“Rejiggering the Thingamajig,” by Eric James Stone, is a delightful tale about a Tyrannosaurus sapien who gets stuck in a teleport station. Sharing even one detail would spoil it. With stories like these, it’s a toss up who had more fun, the author writing it or the fans reading it. Based on the rest of the story, I was convinced the revelation of the thingamajig and why it needed rejiggering would be a treat. I was disappointed. The ending is good science fiction and good literature, but it’s a bit ambiguous and doesn’t have the delightful note I anticipated from the rest of the story. Nor is there a confrontation at the end, even though the main character is confrontational and even though there are numerous confrontations throughout the story. Meanwhile the identity and nature of the thingamajig is not clear. But even if the ending isn’t very satisfying and isn’t consistent with the rest of the story, almost all the story is still fun. Don’t miss this one.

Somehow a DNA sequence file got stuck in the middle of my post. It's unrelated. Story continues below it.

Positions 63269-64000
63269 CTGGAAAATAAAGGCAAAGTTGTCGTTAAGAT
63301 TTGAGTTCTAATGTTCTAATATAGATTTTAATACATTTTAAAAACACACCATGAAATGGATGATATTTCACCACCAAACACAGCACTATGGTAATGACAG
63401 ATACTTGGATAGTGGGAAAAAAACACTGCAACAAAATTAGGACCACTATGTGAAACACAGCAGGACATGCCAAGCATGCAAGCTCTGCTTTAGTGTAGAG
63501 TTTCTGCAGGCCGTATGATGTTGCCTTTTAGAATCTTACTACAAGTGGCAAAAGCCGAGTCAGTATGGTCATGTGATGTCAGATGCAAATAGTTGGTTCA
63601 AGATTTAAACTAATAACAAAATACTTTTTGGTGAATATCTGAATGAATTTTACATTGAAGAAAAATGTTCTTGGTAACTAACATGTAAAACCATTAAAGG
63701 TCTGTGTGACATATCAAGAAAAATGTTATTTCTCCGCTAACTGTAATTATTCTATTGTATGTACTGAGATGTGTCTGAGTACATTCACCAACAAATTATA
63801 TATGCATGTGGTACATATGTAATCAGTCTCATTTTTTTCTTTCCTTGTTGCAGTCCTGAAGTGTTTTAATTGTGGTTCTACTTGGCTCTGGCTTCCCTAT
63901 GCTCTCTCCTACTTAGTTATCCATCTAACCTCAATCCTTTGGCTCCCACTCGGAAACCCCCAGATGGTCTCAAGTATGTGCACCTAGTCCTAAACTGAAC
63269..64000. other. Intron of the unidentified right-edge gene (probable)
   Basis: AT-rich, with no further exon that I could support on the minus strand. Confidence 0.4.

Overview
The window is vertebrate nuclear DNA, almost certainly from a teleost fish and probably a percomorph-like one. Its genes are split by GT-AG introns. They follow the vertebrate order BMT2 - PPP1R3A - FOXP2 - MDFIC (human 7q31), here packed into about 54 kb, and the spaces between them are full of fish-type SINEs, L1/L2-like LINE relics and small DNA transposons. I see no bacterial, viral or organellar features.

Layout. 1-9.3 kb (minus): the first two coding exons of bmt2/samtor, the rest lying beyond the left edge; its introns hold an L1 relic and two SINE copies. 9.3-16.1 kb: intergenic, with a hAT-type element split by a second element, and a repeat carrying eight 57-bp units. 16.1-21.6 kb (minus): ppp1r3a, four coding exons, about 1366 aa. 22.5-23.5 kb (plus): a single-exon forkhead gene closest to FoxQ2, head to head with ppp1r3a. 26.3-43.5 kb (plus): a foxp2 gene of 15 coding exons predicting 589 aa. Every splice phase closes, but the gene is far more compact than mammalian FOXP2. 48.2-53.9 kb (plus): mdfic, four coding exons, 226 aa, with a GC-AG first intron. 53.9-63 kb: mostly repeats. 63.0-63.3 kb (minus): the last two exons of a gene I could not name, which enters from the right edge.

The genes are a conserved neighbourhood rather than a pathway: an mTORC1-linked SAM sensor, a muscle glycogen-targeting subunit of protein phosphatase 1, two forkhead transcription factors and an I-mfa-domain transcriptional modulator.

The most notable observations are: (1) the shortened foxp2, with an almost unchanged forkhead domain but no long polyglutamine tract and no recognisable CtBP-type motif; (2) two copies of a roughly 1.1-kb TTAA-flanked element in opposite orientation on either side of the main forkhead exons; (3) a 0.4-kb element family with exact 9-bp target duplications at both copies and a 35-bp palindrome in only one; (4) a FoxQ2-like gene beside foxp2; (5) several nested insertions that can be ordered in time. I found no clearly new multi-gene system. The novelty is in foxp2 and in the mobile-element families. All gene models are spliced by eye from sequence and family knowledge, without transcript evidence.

“A War of Stars,” by David Clements, is about partially intelligent clones, grown for one mission, sent to destroy a star where genocidal criminals are hiding. Of course, the clones are just a backup for the plane’s automated system. Of course, the automated systems all get destroyed. Of course, all the other pilots get killed. Hardly a sentence without physics/flight lingo, hardly a paragraph without technology for the sake of technology. Toward the end, it degenerates into heart tugging philosophizing about the nature of humanity and the future of the human race. We never discover who the real bad guy is. Science wise, it’s certainly more sophisticated than a space opera. But look past the overdose of science elements and all you’ll find here is a basic space fighter pilot story.